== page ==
This past Sunday at 2 am our beloved sun, with the help of daylight savings time, will now be setting one hour earlier. Meaning my after work runs starting at 7 pm will now be entirely in the dark, very sad indeed. Every year I struggle with this. Not only is the weather turning and snow and ice are a new challenge, but the thought of lacing up for a 40K run, all at night has become more and more difficult to stomach.
With the innovation of warmer running garments, foot wear and headlamps the only thing getting between you and the trails is motivation. But when the sun is not around, motivation is hard to come by. Even if the lack of sunlight doesn’t put you off, most running races will reconvene in April/May, leaving a long time between now and then, making it very easy to slack off (for lack of a better term). So how does one stay even moderately motivated and focused through the cold Alberta winter?
Embrace the warrior within you. It’s easy in the summer months to get pumped about your long mountainous runs cuz heck, the weather is warm, days are long and views are stunning. However when your running in a blizzard in the dark, it’s easy to circle back and finish the run early. Look around outside. If it was easy everyone would do it and the truth is: no one’s around. If it’s not the cold that stops you it’s the darkness; if not the darkness, it’s the lonely, empty feeling of running in the middle of nowhere in a white out. There are endless reasons and excuses of why not to get out for a run in November, but there is one major reason why we all should. Not only are you getting a long run in but you’re also getting in significant mental training, key to ultra training. Anyone who’s ever run an ultra will tell you its 90% mental and 10% physical. Sometimes you just gotta embrace the suck.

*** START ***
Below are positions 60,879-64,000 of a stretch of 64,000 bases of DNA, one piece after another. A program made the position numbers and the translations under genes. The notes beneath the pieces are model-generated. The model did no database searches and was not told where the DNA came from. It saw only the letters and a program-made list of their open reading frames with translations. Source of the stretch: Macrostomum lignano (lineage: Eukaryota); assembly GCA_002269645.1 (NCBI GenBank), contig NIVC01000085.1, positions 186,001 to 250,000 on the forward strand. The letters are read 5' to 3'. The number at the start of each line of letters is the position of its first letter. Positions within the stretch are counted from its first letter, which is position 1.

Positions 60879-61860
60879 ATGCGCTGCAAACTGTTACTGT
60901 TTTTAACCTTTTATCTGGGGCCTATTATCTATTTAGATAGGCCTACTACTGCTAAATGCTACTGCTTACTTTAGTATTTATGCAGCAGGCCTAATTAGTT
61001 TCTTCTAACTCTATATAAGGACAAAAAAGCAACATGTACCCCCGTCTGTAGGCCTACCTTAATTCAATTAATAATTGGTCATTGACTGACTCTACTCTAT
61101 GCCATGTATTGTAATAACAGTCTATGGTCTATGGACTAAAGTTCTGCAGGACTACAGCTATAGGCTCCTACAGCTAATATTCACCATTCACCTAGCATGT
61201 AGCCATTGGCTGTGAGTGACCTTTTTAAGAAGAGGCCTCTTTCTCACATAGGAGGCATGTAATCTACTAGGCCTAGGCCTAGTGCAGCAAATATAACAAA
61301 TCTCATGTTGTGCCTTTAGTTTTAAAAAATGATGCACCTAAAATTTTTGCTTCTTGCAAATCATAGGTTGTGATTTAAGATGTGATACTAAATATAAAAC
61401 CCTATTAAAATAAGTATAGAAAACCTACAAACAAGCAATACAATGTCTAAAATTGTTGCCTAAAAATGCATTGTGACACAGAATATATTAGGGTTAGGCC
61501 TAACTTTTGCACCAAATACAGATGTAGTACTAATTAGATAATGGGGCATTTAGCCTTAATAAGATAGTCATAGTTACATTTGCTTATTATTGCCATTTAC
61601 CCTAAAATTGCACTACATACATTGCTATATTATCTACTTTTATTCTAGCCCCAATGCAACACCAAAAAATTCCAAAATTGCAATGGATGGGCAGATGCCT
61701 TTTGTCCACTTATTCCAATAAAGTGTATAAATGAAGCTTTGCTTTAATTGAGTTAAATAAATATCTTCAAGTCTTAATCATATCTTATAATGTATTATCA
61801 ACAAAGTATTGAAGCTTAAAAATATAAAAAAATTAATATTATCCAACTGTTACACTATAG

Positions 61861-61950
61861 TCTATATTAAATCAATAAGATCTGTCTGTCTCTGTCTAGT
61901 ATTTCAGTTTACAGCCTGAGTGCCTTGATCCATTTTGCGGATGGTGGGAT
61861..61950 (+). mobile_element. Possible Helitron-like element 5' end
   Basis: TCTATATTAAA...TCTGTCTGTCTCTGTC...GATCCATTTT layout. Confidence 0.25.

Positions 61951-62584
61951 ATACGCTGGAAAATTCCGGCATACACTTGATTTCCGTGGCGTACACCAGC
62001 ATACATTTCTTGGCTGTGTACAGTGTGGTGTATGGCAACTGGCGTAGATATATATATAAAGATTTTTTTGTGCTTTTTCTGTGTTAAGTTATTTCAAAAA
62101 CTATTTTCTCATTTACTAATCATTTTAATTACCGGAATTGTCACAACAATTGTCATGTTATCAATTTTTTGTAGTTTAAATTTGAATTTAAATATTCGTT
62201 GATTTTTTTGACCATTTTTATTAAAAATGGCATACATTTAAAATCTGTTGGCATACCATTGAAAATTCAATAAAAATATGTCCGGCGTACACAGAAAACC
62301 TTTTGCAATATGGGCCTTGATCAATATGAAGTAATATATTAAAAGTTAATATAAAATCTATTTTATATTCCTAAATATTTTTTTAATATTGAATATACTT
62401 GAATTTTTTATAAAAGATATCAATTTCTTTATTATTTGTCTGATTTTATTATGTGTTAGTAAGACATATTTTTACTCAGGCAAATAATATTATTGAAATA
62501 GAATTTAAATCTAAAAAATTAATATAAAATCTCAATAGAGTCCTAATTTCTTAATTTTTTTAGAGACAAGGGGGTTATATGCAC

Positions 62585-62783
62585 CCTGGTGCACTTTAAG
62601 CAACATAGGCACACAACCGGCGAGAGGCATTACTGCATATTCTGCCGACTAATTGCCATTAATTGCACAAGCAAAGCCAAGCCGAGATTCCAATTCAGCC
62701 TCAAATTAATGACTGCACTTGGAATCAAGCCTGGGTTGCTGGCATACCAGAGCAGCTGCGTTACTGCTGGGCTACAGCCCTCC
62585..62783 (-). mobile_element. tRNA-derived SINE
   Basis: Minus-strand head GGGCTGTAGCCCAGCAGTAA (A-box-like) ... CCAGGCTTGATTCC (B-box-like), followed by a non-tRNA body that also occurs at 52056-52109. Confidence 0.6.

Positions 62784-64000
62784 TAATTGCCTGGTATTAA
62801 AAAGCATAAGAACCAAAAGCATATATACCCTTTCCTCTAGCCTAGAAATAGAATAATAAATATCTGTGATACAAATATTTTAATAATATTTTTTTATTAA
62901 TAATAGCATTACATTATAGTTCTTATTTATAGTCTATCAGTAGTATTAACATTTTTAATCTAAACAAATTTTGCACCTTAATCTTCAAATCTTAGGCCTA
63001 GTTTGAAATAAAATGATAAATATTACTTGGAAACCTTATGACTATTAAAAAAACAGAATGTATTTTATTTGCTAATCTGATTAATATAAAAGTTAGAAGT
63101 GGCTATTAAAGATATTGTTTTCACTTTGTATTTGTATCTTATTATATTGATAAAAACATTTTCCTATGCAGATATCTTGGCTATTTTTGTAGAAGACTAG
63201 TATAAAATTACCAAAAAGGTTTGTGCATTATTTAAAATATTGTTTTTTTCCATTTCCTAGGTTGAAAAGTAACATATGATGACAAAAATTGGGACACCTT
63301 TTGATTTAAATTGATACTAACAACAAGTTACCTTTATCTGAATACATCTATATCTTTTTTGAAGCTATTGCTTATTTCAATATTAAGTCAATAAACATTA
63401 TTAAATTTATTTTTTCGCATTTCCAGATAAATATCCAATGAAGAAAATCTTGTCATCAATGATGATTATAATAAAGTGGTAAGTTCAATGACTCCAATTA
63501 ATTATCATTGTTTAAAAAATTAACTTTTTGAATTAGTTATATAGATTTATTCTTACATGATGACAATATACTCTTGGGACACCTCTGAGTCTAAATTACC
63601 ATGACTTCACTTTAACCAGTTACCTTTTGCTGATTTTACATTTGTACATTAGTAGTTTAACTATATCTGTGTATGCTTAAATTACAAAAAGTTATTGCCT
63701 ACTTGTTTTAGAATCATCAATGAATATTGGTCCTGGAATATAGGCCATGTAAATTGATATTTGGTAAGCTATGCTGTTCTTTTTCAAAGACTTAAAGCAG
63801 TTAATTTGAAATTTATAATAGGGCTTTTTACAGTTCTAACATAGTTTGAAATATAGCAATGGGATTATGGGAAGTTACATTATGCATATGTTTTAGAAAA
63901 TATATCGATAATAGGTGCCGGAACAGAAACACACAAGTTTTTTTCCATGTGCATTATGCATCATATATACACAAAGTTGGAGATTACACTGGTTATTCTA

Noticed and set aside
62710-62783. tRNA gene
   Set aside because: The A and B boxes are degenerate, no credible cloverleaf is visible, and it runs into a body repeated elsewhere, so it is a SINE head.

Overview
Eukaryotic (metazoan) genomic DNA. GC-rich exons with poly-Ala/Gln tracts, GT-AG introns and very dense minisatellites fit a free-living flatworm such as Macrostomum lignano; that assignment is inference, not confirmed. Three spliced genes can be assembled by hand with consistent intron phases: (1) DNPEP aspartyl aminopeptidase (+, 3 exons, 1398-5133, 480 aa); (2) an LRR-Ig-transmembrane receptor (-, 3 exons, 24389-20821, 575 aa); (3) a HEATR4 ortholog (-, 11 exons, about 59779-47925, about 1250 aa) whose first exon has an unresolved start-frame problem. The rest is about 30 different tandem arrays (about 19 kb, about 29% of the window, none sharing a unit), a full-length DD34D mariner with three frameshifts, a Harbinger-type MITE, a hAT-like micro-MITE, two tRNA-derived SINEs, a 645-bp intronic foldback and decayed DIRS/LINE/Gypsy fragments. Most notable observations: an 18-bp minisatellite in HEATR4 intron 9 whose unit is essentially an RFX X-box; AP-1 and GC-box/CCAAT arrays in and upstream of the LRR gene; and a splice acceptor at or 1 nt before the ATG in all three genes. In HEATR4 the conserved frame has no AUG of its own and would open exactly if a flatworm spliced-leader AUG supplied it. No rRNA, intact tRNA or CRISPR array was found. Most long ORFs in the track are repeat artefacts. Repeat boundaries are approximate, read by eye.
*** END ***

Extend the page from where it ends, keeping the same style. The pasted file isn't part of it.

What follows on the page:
Years ago, I was running my first ultra when an older runner took pity on me. He mentioned I had a significant disadvantage at events like this because I lacked “old man strength”. He went on talking about two farmers from two different generations, both having food poisoning. The junior pouting and whining curled under the kitchen table all day while the senior was still able to complete a 14 hour work day. The only way to handle adversity is to face adversity often. Confused and annoyed I ran on and later found out the hard way that he was right.

That being said, training in the cold, dark Alberta winter can be (if you choose it to be) an opportunity. As a runner let this cold winter off season help you develop and condition your mental strength and get one step closer to finding your inner old man.

4 thoughts on “Embracing the cold, dark Alberta winter

  1. It's funny, much of the time in the summer I wait to run in the dark anyhow. It's cooler at night, the mosquitoes have calmed down, the stars look amazing and the vegetation releases that late night scent that can bring you to your knees. I find running in the dark to be awesome. Cold and blizzard not so much, but then I'm not an ultra runner either. 🙂

  2. I run outside all winter, minus 40 my coldest temp so far …Either one finds it a challenge or backs out … Guess we're all different, with our own limits …

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